On January 27, an Executive Order was signed by the President. It will seriously impact people from Libya, Iran, Iraq, Somalia, Sudan, Syria, and Yemen. People with dual citizenship (citizens of one of the seven listed countries and also another country) may also be impacted.
UPDATE: The Executive Order has been suspended at this time. While travelers should be able to enter the U.S. normally at this time, we continue to discourage discretionary travel while the Order is in dispute. From the Department of Homeland Security on February 4, 2017:
In accordance with the judge's ruling, DHS has suspended any and all actions implementing the affected sections of the Executive Order entitled, “Protecting the Nation from Foreign Terrorist Entry into the United States."
This includes actions to suspend passenger system rules that flag travelers for operational action subject to the Executive Order.
DHS personnel will resume inspection of travelers in accordance with standard policy and procedure.
At the earliest possible time, the Department of Justice intends to file an emergency stay of this order and defend the president's Executive Order, which is lawful and appropriate. The order is intended to protect the homeland and the American people, and the president has no higher duty and responsibility than to do so.
**UPDATE: Department of Homeland Security released a fact sheet on January 29, 2017 invoking an exception to the entry ban for Lawful Permanent Residents (AKA: green card holders) of the United States travelling on a valid I-551 (commonly called green card). Lawful Permanent Residents will be assessed at arrival ports of entry, and will be permitted entry subject to security checks.
*** UPDATE: Dual passport holders and dual nationals choosing to travel should consult a BIO advisor an experienced immigration attorney before traveling. Customs & Border Protection indicates the EO does apply to dual national, but that they will be "treated according to the travel document they present."
Additionally, the Executive Order increased screening procedures which may have an impact on travel and possible decisions regarding USCIS policies, beyond citizens of countries mentioned above.
Recommendations for All International Students & Scholars
For the near future, OISS recommends that all international students and scholars avoid or minimize international travel due to the changing nature of the new administration’s policies on visas and U.S. entry.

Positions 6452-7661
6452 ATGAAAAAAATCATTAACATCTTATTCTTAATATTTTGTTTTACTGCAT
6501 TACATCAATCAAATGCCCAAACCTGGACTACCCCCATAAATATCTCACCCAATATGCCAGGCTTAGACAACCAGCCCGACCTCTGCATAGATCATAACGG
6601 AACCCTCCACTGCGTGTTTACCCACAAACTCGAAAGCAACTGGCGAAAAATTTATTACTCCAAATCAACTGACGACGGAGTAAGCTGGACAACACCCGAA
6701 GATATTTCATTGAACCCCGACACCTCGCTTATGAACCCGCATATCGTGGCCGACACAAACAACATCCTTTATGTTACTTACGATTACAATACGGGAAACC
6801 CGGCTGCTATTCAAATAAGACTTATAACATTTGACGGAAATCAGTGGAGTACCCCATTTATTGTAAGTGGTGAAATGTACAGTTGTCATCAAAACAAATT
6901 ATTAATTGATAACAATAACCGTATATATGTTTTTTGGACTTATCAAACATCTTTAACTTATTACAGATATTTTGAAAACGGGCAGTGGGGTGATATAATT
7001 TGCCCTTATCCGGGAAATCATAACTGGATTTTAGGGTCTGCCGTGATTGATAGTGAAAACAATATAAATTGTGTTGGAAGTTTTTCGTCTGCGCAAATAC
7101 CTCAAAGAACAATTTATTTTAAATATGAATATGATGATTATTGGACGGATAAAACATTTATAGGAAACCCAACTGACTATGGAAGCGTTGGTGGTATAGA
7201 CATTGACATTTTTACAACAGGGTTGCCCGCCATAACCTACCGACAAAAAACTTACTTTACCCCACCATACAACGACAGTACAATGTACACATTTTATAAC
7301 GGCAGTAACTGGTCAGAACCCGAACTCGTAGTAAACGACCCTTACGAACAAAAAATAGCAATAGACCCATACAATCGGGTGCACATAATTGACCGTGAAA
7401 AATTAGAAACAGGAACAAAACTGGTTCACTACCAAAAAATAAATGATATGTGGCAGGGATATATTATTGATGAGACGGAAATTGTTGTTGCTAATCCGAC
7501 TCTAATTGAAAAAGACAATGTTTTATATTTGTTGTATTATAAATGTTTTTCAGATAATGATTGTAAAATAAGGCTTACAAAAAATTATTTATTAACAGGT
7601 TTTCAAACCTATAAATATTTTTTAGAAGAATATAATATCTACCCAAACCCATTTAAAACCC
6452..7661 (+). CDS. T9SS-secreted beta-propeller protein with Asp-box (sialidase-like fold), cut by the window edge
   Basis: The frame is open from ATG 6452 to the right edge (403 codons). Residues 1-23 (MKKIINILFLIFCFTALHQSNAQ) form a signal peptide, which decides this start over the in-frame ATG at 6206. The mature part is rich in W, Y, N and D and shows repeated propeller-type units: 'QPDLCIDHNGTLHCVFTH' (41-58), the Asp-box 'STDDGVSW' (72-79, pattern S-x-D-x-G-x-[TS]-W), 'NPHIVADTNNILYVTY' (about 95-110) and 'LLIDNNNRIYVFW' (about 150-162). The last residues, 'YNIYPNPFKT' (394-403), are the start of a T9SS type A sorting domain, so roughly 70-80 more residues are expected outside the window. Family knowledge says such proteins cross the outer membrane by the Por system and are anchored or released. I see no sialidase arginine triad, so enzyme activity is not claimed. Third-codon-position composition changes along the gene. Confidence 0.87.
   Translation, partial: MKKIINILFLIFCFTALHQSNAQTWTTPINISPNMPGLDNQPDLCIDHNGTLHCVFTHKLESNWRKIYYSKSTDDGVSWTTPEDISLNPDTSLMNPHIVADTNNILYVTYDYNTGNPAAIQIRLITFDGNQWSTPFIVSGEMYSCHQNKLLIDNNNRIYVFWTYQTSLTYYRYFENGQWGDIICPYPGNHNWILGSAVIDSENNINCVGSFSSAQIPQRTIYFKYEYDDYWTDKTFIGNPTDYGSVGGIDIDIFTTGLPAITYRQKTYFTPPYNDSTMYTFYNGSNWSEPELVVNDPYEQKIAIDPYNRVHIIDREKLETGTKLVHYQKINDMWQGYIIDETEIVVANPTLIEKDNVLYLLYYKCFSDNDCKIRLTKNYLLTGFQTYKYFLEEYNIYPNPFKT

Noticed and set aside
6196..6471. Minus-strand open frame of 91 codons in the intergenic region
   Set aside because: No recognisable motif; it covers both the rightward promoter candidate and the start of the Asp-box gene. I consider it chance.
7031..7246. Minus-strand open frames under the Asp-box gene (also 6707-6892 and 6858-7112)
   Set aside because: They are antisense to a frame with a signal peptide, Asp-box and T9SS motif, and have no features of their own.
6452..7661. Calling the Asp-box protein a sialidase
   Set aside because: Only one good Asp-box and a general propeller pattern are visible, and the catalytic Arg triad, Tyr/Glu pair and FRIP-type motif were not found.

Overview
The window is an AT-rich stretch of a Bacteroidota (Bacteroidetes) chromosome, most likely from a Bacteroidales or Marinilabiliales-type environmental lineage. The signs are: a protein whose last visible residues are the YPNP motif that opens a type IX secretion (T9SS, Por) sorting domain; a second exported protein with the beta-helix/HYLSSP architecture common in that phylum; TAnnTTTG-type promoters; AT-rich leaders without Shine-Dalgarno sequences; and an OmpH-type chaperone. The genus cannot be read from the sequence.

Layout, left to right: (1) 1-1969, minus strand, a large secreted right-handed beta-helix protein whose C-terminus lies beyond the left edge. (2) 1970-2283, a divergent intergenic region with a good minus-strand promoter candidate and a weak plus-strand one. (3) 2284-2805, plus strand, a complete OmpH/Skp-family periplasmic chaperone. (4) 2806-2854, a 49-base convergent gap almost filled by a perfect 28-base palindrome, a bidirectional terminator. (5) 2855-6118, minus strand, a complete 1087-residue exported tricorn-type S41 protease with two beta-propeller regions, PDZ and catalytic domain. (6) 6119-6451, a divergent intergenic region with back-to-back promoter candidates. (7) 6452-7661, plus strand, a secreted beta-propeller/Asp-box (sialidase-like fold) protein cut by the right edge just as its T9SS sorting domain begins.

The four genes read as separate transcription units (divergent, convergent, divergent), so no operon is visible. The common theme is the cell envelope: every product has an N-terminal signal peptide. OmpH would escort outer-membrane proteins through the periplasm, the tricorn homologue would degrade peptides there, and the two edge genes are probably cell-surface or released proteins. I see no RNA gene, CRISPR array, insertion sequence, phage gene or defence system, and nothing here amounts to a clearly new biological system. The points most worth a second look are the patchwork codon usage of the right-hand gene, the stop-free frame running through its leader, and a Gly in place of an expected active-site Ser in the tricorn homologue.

In addition, the Executive Order effects:
- Overseas Visa Renewals: The Executive Order currently stops the Visa Interview Waiver Program (VIWP), which allowed individuals to apply for visas or visa renewal without an in-person interview. An in-person interview will be required for visa renewals.
- More Changes to Come: The Executive Order calls for a review of all countries seeking U.S. visas, as well as visa reciprocity provisions. These continuing adjustments and reviews may result in countries being added to or removed from the visa/entry suspension list, changes in fees, or visa lengths.
- Increased Screenings, Possible Travel and USCIS Processing Delays: Due to the Executive Order’s suspension of VIWP and call for increased scrutiny at the Port of Entry and at consulates and embassies abroad, expect increased travel delays when applying for a new U.S. visa or when entering the U.S. This may also affect USCIS processing times.
OISS, UCSB, and the UC system stand with our international community during this challenging time. We know that uncertainty is stressful and we are committed to supporting you in any way we can.
REMINDER: During these fluid times, it is important to avoid any violations of your F-1 or J-1 status. In addition to enrollment requirements, address reporting, or employment restrictions individuals in non-immigrant status are expected to refrain from breaking any U.S. state or federal laws. Please think carefully before engaging in protest activities, as arrests can seriously impact immigration status or future visa applications. Arrests or convictions that involve violence, drugs or alcohol can have serious or long-lasting impact on current or future immigration status.
Also be aware that marijuana use remains illegal at the federal level (and illegal on the UCSB campus and student housing) and use constitutes a violation of federal law. Use of marijuana, or alcohol/drug-related DUI arrests or convictions can lead to severe immigration consequences ranging from fines, visa cancellation to deportation.
If you are arrested or have any legal concerns, please contact OISS immediately. In such cases, we urge you to retain legal advice as to your next steps and possible consequences.
Legal Representation: Attorneys and fellows at UC Davis School of Law are able to provide legal advice to students and their families at UC Davis, UCLA, UC Merced, UC San Francisco, UC Santa Cruz, UC Santa Barbara, UC San Diego, and UC Riverside here:
Vivek Mittal, Managing Attorney
University of California Undocumented Legal Services Center
Tel: (530) 219-7256
Fax: (530) 752-3034
For scholars, Immigration specialists Adam Green and Bernard Wolfsdorf are two attorneys who have given immigration presentations at UCSB in the past. (OISS does not endorse any specific legal firm, and provides this information as a convenience only).
If you have specific questions or concerns, OISS Student Advisors are available for Walk-In Advising on Wednesday mornings and afternoons from 10 am to 12 pm and 1 pm to 4 pm. You can also call, come in, or email OISS to schedule an appointment to speak with an advisor. Our email is: OISS@sa.ucsb.edu. Our phone contact is (805) 893-2929.
Advising for J-1 Visiting Scholars or Student Interns is available by appointment only. To schedule an appointment you can visit the OISS office, call, or email OISS@sa.ucsb.edu.